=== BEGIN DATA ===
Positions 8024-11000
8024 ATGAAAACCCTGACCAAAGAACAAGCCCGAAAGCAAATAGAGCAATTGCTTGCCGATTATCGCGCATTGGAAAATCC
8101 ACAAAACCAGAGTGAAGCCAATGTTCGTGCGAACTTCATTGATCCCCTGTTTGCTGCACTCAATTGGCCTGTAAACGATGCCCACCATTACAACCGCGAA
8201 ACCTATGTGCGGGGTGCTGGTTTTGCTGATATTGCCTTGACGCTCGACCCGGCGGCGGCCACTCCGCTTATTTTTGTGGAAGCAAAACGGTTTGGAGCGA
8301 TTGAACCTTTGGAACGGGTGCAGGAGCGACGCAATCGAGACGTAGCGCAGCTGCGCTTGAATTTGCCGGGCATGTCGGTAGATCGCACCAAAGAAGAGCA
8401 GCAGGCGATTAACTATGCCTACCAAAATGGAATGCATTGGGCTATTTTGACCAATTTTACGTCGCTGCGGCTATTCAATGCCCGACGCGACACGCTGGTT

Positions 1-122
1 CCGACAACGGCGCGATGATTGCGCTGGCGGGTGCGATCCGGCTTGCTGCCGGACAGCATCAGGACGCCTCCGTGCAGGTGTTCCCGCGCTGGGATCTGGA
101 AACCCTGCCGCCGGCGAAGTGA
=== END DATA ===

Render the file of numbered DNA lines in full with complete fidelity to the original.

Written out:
Positions 8024-11000
8024 ATGAAAACCCTGACCAAAGAACAAGCCCGAAAGCAAATAGAGCAATTGCTTGCCGATTATCGCGCATTGGAAAATCC
8101 ACAAAACCAGAGTGAAGCCAATGTTCGTGCGAACTTCATTGATCCCCTGTTTGCTGCACTCAATTGGCCTGTAAACGATGCCCACCATTACAACCGCGAA
8201 ACCTATGTGCGGGGTGCTGGTTTTGCTGATATTGCCTTGACGCTCGACCCGGCGGCGGCCACTCCGCTTATTTTTGTGGAAGCAAAACGGTTTGGAGCGA
8301 TTGAACCTTTGGAACGGGTGCAGGAGCGACGCAATCGAGACGTAGCGCAGCTGCGCTTGAATTTGCCGGGCATGTCGGTAGATCGCACCAAAGAAGAGCA
8401 GCAGGCGATTAACTATGCCTACCAAAATGGAATGCATTGGGCTATTTTGACCAATTTTACGTCGCTGCGGCTATTCAATGCCCGACGCGACACGCTGGTT

Positions 1-122
1 CCGACAACGGCGCGATGATTGCGCTGGCGGGTGCGATCCGGCTTGCTGCCGGACAGCATCAGGACGCCTCCGTGCAGGTGTTCCCGCGCTGGGATCTGGA
101 AACCCTGCCGCCGGCGAAGTGA